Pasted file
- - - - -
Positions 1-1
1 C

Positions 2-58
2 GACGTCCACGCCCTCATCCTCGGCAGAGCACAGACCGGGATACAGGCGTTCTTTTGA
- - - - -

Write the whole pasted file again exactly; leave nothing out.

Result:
Positions 1-1
1 C

Positions 2-58
2 GACGTCCACGCCCTCATCCTCGGCAGAGCACAGACCGGGATACAGGCGTTCTTTTGA